Our Timeline

We've been busy these past fifty years

2014
Revised Editions of Too Good for Drugs for Grade 4 and Grade 5 are introduced. Stronger emphasis on SEL and character development enhance our unique effective approach to building resiliency and resistance at these pivotal ages.

2013
An independent evaluation of the Too Good for Drugs school-based prevention education program demonstrates the program’s effectiveness in reducing drug use and increasing protective factors among 6th graders. Study published in the Journal of Drug Education.

CASEL (the Collaborative for Academic, Social, and Emotional Learning) recognizes Too Good for Violence K-5 as an effective social and emotional learning program.

Social Perspectives, the revised edition of Too Good for Violence for Middle School, is launched. For the first time, an expansion pack edition is offered to supplement the Too Good for Drugs program at each Middle School grade.

2012
The Revised Edition of Too Good for Drugs in Middle School is launched.

Celebrating Healthy Choices is introduced to provide schools and community agencies a fun and interactive learning program for special school year celebrations like Red Ribbon Week.

2010
The Mendez Foundation celebrates the 25th anniversary of the "Too Good for Drugs Walk" with 5,000 children and their families and a host of community partners including Hillsborough County Public Schools, the Hillsborough County Board of County Commissioners, and the City of Tampa.

2008
Too Good for Drugs and Too Good for Violence are both reviewed and listed on NREPP – SAMHSA's National Registry of Evidence-Based Programs and Practices.

Revised Edition of Too Good for Drugs & Violence - High School is introduced.

2006
Too Good for Drugs, Too Good for Violence, and Too Good for Drugs & Violence are reviewed and determined to meet evidence standards for character education intervention by the Institute for Education Studies' What Works Clearinghouse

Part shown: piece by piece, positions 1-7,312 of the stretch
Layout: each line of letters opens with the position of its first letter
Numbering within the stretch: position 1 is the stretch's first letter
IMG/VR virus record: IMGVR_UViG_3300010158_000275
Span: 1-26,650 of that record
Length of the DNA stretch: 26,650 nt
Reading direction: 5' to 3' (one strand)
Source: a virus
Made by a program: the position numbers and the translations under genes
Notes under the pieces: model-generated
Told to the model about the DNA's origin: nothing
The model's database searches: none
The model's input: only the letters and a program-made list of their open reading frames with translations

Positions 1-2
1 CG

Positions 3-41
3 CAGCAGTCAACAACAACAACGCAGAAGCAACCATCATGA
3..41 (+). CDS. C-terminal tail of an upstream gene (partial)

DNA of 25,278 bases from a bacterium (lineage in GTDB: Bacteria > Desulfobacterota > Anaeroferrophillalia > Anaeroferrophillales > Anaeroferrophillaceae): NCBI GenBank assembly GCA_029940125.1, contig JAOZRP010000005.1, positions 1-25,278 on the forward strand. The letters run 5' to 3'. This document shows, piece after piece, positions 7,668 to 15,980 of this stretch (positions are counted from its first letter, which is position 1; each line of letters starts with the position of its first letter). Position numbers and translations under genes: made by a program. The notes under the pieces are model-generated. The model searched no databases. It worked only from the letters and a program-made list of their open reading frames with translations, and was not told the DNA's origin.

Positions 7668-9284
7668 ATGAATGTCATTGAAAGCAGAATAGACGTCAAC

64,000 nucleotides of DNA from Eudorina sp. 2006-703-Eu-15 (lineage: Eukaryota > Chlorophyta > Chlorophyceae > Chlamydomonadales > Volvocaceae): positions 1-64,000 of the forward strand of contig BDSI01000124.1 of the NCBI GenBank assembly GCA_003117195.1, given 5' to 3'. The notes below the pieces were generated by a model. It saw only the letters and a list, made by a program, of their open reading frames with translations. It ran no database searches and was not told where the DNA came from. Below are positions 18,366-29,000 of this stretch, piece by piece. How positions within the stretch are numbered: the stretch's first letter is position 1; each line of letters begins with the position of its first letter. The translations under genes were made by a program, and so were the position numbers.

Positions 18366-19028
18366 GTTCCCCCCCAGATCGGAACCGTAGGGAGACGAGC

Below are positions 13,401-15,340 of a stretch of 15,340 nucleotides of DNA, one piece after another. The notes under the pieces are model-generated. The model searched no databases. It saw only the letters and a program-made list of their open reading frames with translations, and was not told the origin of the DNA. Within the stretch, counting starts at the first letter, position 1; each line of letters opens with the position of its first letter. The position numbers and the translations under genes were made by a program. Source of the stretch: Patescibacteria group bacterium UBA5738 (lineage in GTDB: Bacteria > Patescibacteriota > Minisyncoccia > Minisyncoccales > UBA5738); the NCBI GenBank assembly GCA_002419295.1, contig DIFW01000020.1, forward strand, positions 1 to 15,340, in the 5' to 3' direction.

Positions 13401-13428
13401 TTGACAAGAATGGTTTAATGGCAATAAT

The U.S. Department of Justice's Office of Juvenile Justice and Delinquency Prevention (OJJDP) lists Too Good for Violence on its Model Programs Guide.

2003
The U.S. Department of Justice's Office of Juvenile Justice and Delinquency Prevention (OJJDP) lists Too Good for Drugs on its Model Programs Guide to evidenced-based, scientifically-proven programs that can make a difference the lives of children and communities.

2001
Independent evaluations of Too Good for Drugs, Too Good for Violence, Too Good for Drugs & Violence - High School, and Too Good for Drugs & Violence - After School demonstrate the positive effects of these programs on student attitudes and behavior.

2000
To ring in the new millennium, the Mendez Foundation introduces two exciting new prevention programs. Too Good for Drugs & Violence - High School is an evidence based prevention education program designed to equip high school students with the knowledge, skills and attitudes they need to remain safe and drug-free. Too Good for Drugs & Violence -- Staff Development examines the role teachers play in helping to prevent youth violence and use of alcohol, tobacco and other drugs. Participants learn evidence-based prevention education practices and strategies for keeping students balanced, safe and drug-free.